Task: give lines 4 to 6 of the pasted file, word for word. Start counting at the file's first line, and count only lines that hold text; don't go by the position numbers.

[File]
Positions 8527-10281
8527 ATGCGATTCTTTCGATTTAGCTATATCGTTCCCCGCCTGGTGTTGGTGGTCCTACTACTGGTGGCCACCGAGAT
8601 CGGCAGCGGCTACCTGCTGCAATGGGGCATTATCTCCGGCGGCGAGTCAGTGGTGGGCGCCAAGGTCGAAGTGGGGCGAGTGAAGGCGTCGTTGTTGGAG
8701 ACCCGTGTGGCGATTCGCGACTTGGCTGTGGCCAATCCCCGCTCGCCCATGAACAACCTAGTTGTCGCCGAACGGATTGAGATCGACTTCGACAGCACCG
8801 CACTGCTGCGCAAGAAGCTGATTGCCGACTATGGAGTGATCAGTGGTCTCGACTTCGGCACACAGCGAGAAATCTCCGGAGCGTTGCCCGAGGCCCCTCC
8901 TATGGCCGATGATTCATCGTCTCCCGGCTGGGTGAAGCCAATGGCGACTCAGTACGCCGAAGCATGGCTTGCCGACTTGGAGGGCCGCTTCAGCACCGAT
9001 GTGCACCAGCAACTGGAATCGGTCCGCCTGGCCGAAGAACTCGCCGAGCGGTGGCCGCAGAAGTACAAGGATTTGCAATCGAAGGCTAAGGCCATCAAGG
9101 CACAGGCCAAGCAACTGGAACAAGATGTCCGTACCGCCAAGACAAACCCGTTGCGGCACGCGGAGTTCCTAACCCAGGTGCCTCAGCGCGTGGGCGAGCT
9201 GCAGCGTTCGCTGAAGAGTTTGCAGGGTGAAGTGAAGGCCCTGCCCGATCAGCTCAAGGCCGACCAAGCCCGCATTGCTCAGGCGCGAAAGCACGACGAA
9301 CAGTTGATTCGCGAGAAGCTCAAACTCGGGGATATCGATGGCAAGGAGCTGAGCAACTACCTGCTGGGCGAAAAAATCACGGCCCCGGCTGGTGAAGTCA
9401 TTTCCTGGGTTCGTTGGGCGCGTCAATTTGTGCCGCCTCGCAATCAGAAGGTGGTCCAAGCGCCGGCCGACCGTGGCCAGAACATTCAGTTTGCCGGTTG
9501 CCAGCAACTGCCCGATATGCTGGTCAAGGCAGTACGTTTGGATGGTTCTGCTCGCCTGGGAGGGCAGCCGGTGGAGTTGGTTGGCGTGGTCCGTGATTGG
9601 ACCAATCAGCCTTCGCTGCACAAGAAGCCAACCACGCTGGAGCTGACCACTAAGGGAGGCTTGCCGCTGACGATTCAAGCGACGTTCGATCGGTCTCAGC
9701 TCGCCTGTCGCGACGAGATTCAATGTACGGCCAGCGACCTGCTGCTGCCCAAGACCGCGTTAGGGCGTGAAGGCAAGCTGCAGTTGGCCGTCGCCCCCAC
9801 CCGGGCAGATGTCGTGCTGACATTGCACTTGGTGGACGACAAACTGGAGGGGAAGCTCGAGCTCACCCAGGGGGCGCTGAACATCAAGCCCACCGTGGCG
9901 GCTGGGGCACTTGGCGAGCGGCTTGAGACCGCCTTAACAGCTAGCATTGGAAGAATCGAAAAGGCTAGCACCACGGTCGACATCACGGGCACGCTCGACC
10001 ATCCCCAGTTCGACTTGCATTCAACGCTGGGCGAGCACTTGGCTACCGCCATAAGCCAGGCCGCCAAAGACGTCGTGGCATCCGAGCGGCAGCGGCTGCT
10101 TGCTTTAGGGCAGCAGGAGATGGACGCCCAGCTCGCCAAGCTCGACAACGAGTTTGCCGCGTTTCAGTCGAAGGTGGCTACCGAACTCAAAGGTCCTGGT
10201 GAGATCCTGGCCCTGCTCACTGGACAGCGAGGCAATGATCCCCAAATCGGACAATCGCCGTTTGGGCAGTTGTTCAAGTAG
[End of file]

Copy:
8701 ACCCGTGTGGCGATTCGCGACTTGGCTGTGGCCAATCCCCGCTCGCCCATGAACAACCTAGTTGTCGCCGAACGGATTGAGATCGACTTCGACAGCACCG
8801 CACTGCTGCGCAAGAAGCTGATTGCCGACTATGGAGTGATCAGTGGTCTCGACTTCGGCACACAGCGAGAAATCTCCGGAGCGTTGCCCGAGGCCCCTCC
8901 TATGGCCGATGATTCATCGTCTCCCGGCTGGGTGAAGCCAATGGCGACTCAGTACGCCGAAGCATGGCTTGCCGACTTGGAGGGCCGCTTCAGCACCGAT